The theme from Wednesday night’s edition of TLC’s I Am Jazz, titled “The Hate Is Real,” is that delusion, high drama, and child-drugging are apparently not only acceptable, but parent-approved.
The episode wasted little time diving into the “medical component” of being transgender. Specifically, the drug cocktail that manages all the competing hormones and their side-effects:
Mom (to camera): There’s a big medical component to being transgender. Jazz is on a testosterone blocker to prevent male puberty, then she takes female hormones to cause her to grow breasts and gives her some hips like any other girl. And those can have side effects of moodiness.
Jazz: Oh, I’m out of medicine.
Mom (to Jazz): What? You’re out of it? Which medicine are you out of?
Jazz: The happy pills. I just took the last ones.
Mom (to camera): To complicate matters more, in 6th grade Jazz was diagnosed with clinical depression and she was put on antidepressants. The medication does a good job of managing Jazz’s moods. But, with depression, it’s always there, and there are times when she is struggling.
Mom (to Jazz): I’ve got to call these (medication refills) into the doctor ASAP.
Okay, wild thought here, but maybe it’s the transgenderism that’s the side-effect of the depression. As opposed to the depression being the side-effect of the transgenderism.
After all, if he was diagnosed with depression in the 6th grade, then clearly there was an early onset. Not to mention, if all these drugs are taming Jazz’s natural male processes, while giving him the female hormones he so clearly wants, then why would that result in depression? At least on an emotional level. Shouldn’t that be cause for relief? Joy, even?
Maybe on a physical level, the depression could be blamed on the competing hormones coursing throughout his body. But if the unnatural female hormones are rejected by his most decidedly male body, isn’t that just more proof that it’s his body and his genetic makeup that determines his gender? Not what he thinks he is?
We move on. I mentioned “high-drama” earlier. Here is just a taste, as Jazz’ family races around town to medicate their son:
Mom (to Grandmother): So I have to stop at the drug store to get this medicine as soon as possible, because she told me this morning, ‘Oh mom, I’m out of my antidepressants'.
Jazz: Sucks to think that I have to rely on medications to be emotionally balanced. My body is crap, and I feel it.
Mom (to camera): It’s very, very clear when Jazz is not herself. She...it’s like a light switch...she turns off and she turns on. Between the drugs that are given to her, and the side effects and the depression that she battles, she’s predictably unpredictable.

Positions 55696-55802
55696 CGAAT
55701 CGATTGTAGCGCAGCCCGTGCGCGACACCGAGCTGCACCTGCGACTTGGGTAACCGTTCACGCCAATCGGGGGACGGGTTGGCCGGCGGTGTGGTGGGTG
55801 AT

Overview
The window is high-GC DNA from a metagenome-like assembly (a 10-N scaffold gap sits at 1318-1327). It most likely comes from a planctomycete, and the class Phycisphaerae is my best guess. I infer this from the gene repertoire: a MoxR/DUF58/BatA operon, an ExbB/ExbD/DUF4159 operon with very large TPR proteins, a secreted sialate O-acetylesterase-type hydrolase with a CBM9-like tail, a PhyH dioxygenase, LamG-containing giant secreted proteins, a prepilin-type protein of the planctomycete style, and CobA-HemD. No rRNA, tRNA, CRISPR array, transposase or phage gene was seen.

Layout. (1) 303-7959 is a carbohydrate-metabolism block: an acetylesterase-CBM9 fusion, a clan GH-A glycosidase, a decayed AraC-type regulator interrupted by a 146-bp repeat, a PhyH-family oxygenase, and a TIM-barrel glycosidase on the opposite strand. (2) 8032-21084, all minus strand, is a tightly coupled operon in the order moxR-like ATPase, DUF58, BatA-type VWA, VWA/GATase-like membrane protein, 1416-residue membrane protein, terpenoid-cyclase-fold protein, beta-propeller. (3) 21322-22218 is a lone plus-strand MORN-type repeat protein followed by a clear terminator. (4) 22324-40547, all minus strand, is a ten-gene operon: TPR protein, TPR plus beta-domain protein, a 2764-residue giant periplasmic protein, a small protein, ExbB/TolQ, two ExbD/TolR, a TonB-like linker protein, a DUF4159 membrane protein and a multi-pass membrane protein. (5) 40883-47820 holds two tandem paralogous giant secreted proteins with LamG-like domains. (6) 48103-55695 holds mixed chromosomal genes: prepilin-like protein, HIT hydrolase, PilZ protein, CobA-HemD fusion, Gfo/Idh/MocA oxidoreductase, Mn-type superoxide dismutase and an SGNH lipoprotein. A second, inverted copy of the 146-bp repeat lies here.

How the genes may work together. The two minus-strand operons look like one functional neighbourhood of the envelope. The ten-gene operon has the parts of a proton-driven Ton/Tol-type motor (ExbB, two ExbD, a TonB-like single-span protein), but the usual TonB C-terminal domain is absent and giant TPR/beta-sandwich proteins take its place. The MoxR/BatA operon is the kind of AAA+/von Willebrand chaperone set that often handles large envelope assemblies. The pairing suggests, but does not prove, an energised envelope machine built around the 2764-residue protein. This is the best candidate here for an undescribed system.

Mom (to Jazz): Well, is it because you’re feeling sick, or just from the lack of medication.
Jazz: Everything, like I feel crap.
Mom: You’re out of whack.
Jazz (to camera): I have moments where I’m completely overwhelmed by negative thoughts, and I start acting out. I just do my own thing. I do the first thought that comes to my head.
(Jazz begins to hyperventilate)
Mom (to Jazz): Jazz, are you ok? Why are you breathing like that?
Jazz: I was trying to make myself pass out.
Jazz: It deprives you from the oxygen.
Grandmother: We know that, but what does that gain you?
Mom: What’s the purpose?
Jazz: I don’t know.
Of course, he doesn’t “have” to rely on drugs and medications to remain balanced. He could come to grips with who he is biologically, and end this charade once and for all. Which, would end the “need” for drugs that he clearly doesn’t need.
However, that might require parental direction and tough love. Something he is clearly not getting from his mom and grandmother. A couple of enablers, who appear all too happy to indulge the delusion and weave in and out of traffic. While Jazz fake-hyperventilates, and makes light of suicide in the back of the car.
Though, this mobile clown show did set the stage nicely for the letter Jazz’s parents got from the Liberty Counsel about Jazz’s book:
Co-Author of Jazz’s book (to Jazz's Mom): Liberty Counsel is the group that backed Kim Davis when she was refusing to issue same-sex marriage certificates. So, the Liberty Council has become the embodiment of intolerance, and ignorance, and kind of misplaced religious liberty. I mean, have you read the letter?
Mom (to camera): In the Liberty Council letter, there’s a long list of negative things they say about Jazz and our family that just aren’t true. They also called Jazz a boy, and refer to her as my son. We’ve never experienced discrimination like that.
The Liberty Cuncil letter can be found here. Pay close attention to the terms the Liberty Counsel used when describing transgenderism, and also Jazz’ book which is all about transgenderism. Terms like, “harmful delusion” and “psychological and moral disorder.”
This entire episode of I Am Jazz might as well have been a paid endorsement of the Liberty Counsel. Every scene shows a kid going through a harmful delusion. From the depression meds, to the thoughts about his body feeling like it was falling apart, all the way down to wanting to deprive himself of oxygen to induce unconsciousness.
That’s the very definition of someone experiencing harmful delusion and psychological disorder. And Jazz, instead of proving his naysayers wrong or being who he truly is in defiance of social conventions and norms, is probably making the case for science and genetics to determine gender better than I, the Liberty Counsel, or any scientists or geneticists ever could.